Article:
Age/stage classifications. We classified naturally occurring individuals as seedlings (<1 year old) or established plants (≥1 year old). Established plants were further classified on the basis of their age (for example, 1, 2, or 3 years old). For example, A. septentrionalis seedlings emerge in late summer to early fall, concurrent with the arrival of monsoonal moisture. A seedling that emerges in the fall and survives through winter, spring, and summer to the following fall becomes a 1-year-old established plant. An established 1-year-old plant that survives to the following fall after a second growing season becomes a two-year-old established plant. We knew the age of all plants in our study plots for the duration of this study (2013 to 2016) because we began marking and monitoring individuals in 2009; A. septentrionalis in this study area are predominantly annual to biennial, and we never observed an individual reach the age of 5.

Abundance. Following each annual survey, we assigned a count of “1” to every living A. septentrionalis. We summed yearly counts to determine annual population size for each heated and control plot. We averaged the four annual abundance counts to calculate mean population size from 2013 to 2016 for each plot (Fig. 3B and table S4). To calculate the mean population size for each treatment from 2013 to 2016, we averaged plot-level means (nheated = 5, ncontrol = 5). We used this same process to calculate the mean abundance of established plants and seedlings for each plot (table S4) and each treatment (Fig. 3A).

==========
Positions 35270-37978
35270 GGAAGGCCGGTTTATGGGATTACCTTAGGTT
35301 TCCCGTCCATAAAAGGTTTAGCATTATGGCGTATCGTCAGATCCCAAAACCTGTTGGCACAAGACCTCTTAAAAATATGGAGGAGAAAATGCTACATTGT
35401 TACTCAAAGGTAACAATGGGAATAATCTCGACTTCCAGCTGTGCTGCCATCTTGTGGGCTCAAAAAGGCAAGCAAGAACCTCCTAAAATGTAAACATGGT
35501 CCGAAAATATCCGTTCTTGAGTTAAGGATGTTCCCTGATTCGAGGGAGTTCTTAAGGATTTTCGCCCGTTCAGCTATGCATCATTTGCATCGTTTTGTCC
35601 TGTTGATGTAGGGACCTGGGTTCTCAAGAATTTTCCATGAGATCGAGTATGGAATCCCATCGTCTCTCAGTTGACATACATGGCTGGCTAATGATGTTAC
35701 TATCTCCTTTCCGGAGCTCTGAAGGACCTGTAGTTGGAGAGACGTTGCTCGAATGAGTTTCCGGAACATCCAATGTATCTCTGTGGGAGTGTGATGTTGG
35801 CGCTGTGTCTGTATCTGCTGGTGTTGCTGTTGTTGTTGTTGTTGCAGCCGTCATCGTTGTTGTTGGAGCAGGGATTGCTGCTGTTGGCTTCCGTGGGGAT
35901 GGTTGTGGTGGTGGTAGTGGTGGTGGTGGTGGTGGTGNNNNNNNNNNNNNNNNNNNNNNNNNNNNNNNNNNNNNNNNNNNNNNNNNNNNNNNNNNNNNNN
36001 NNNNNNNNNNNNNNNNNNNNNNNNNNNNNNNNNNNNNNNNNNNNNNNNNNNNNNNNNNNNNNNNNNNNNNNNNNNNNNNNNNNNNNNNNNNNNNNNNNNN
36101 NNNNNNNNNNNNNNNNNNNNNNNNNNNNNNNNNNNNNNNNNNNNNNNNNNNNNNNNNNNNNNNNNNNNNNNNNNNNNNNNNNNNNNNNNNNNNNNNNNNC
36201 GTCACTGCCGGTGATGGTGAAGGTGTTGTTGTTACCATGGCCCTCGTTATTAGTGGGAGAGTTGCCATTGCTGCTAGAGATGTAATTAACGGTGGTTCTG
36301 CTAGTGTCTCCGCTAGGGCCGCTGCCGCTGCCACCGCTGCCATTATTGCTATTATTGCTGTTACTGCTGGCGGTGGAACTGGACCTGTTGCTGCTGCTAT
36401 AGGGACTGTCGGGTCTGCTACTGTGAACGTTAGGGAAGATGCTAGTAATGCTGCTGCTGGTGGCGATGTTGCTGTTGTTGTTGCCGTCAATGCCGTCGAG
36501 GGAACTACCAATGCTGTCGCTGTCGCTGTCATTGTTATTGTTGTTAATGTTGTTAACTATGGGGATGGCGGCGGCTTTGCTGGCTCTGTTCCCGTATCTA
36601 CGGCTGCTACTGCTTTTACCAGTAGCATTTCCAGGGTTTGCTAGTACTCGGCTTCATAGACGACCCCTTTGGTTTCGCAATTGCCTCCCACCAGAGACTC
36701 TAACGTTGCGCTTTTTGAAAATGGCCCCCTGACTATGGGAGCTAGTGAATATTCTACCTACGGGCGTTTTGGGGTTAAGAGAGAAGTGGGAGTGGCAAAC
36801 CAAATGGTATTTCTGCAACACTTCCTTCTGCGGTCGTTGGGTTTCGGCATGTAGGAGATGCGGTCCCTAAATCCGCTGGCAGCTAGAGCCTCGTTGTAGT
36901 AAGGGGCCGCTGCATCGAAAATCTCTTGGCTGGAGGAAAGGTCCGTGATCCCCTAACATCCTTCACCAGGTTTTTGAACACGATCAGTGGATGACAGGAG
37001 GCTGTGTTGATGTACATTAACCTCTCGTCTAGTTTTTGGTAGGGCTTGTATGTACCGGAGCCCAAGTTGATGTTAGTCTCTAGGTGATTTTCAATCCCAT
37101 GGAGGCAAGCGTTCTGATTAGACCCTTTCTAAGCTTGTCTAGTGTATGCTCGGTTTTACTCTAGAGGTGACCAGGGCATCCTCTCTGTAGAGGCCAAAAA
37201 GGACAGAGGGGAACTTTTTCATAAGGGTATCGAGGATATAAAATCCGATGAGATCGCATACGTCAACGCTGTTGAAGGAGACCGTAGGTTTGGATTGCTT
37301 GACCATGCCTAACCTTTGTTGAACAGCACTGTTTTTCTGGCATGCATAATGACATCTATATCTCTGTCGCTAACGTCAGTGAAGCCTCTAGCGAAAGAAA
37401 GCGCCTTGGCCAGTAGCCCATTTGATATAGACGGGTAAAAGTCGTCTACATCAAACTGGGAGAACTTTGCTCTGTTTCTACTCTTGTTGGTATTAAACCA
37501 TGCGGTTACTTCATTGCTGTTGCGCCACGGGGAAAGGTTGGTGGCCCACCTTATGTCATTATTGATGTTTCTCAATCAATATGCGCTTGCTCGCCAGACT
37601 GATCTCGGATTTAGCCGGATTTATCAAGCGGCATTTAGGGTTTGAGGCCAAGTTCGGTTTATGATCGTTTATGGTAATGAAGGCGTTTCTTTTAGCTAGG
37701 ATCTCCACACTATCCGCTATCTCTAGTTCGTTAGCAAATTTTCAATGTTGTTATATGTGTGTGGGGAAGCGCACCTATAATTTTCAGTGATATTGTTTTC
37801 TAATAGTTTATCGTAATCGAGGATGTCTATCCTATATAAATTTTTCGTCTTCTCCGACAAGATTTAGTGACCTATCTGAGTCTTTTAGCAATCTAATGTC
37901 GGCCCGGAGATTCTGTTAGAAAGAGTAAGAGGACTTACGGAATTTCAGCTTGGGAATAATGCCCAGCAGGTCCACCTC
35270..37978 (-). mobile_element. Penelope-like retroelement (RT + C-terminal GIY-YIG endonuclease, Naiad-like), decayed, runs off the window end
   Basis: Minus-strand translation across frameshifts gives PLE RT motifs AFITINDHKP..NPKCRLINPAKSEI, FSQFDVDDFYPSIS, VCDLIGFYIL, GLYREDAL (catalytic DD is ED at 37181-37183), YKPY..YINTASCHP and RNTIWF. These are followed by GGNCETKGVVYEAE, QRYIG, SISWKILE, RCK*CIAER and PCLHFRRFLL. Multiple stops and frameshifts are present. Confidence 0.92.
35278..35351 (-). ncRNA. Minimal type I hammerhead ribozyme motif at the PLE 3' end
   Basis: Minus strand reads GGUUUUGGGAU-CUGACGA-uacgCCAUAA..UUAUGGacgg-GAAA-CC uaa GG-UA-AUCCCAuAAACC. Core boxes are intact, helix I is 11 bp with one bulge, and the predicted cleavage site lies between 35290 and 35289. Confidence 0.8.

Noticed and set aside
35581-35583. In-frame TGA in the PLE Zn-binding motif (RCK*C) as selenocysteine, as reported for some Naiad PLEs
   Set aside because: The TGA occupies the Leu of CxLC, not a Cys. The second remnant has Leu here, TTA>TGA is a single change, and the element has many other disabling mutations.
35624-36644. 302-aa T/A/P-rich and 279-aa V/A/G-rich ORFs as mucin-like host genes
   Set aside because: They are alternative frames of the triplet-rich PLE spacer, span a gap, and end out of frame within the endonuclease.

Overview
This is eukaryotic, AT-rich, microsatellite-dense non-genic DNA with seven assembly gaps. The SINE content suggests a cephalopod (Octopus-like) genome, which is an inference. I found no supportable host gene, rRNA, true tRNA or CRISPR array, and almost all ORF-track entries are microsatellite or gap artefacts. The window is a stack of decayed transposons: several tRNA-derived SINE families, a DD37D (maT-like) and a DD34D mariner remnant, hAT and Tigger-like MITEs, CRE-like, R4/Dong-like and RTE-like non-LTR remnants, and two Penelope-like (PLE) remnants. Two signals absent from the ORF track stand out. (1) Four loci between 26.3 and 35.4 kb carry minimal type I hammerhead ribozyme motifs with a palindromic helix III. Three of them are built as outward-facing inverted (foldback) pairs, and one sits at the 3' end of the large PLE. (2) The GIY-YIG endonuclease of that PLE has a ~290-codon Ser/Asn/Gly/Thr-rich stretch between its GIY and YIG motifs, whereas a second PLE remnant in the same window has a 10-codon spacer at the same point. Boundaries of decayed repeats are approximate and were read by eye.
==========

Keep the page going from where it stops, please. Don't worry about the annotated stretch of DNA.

Survival. During each annual survey, we assessed the status (that is, alive or dead) of all A. septentrionalis that had been alive in the previous census. An individual was considered dead if its rosette easily detached from its roots or if it was gone and not found in subsequent surveys.

Reproduction. We scored each individual as reproductive or nonreproductive based on the presence of reproductive stalks that emerge from basal rosettes. For each reproductive individual, we counted its number of flowering stalks. We then used yearly stalk counts to estimate the number of seeds (S) produced by each plant (i) per year (y) using the following relationship between stalks (T), fruits produced per stalk (f), and seeds produced per fruit (s)Embedded Imagewhere t indicates warming treatment (heated or control). We calculated f and s from a subset of plants included in our longitudinal study.

Yearly deposits into seed banks. We used our estimates of seed production (S) to calculate total annual input (I) into each plot’s seed bank as followsEmbedded Imagewhere subscripts p, y, and i refer to plot, year, and plant, respectively.